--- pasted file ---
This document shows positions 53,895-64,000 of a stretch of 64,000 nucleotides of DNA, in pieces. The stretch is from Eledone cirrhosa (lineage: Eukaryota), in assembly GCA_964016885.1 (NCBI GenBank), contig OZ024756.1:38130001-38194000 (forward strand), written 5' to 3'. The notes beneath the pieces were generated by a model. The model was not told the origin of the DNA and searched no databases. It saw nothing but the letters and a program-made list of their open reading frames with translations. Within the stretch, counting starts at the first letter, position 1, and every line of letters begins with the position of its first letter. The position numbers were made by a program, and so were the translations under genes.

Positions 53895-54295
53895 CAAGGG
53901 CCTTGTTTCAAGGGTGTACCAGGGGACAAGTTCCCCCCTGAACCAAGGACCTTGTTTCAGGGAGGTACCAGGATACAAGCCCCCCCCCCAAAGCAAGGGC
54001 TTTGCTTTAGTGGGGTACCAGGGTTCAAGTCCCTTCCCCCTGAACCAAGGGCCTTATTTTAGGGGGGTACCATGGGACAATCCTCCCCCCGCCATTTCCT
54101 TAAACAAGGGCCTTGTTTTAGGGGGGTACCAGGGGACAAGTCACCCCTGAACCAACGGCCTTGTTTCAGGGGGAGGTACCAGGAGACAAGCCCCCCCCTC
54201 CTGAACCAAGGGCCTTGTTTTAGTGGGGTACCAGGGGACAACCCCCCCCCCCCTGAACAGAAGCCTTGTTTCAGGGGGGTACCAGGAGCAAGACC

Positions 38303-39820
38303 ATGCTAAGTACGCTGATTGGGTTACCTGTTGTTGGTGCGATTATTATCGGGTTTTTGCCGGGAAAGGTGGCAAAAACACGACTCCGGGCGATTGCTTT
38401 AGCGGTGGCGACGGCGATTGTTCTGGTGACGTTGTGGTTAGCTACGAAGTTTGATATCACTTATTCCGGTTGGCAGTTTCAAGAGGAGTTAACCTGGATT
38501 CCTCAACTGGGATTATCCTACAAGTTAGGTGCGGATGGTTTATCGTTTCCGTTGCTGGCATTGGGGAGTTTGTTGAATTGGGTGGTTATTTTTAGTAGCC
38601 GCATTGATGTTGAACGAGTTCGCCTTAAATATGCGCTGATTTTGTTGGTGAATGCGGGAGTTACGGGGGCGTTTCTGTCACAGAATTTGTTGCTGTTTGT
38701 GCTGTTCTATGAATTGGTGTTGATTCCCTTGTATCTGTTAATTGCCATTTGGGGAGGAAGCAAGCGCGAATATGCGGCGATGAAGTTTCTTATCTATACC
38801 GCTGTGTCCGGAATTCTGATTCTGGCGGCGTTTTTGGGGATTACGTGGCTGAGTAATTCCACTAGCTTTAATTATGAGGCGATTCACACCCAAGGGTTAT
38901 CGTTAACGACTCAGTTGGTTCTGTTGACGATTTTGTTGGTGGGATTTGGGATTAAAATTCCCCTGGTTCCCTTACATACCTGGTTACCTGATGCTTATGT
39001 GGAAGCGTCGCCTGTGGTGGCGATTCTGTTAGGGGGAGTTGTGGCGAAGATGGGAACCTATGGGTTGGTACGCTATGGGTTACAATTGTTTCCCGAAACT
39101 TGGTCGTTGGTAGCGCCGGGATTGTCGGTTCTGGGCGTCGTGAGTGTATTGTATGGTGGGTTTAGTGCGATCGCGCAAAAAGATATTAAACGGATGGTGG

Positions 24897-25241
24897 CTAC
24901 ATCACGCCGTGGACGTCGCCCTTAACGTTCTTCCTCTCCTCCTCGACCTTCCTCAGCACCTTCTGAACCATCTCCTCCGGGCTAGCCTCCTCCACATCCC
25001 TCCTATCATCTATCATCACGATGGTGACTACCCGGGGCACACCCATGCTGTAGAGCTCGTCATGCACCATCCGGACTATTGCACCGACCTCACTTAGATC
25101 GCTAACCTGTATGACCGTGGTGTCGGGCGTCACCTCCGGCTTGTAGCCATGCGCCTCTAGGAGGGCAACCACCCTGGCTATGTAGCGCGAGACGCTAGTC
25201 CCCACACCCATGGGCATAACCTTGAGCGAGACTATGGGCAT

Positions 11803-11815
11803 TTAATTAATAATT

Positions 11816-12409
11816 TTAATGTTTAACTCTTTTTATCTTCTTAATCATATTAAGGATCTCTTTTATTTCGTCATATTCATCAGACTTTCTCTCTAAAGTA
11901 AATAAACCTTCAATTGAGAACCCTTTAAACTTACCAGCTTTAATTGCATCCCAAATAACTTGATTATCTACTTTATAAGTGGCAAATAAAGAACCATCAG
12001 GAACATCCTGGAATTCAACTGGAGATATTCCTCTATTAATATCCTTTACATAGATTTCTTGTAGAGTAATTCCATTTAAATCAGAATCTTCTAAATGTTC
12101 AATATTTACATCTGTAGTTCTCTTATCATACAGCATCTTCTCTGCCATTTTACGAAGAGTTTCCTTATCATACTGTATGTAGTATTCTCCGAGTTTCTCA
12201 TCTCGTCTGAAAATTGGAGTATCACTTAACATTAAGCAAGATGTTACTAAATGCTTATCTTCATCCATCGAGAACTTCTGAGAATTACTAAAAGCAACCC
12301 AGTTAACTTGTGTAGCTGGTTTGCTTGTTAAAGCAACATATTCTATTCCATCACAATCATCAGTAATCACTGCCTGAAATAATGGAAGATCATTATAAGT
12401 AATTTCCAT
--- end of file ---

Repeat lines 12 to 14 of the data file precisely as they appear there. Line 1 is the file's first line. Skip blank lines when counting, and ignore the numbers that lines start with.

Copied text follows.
38601 GCATTGATGTTGAACGAGTTCGCCTTAAATATGCGCTGATTTTGTTGGTGAATGCGGGAGTTACGGGGGCGTTTCTGTCACAGAATTTGTTGCTGTTTGT
38701 GCTGTTCTATGAATTGGTGTTGATTCCCTTGTATCTGTTAATTGCCATTTGGGGAGGAAGCAAGCGCGAATATGCGGCGATGAAGTTTCTTATCTATACC
38801 GCTGTGTCCGGAATTCTGATTCTGGCGGCGTTTTTGGGGATTACGTGGCTGAGTAATTCCACTAGCTTTAATTATGAGGCGATTCACACCCAAGGGTTAT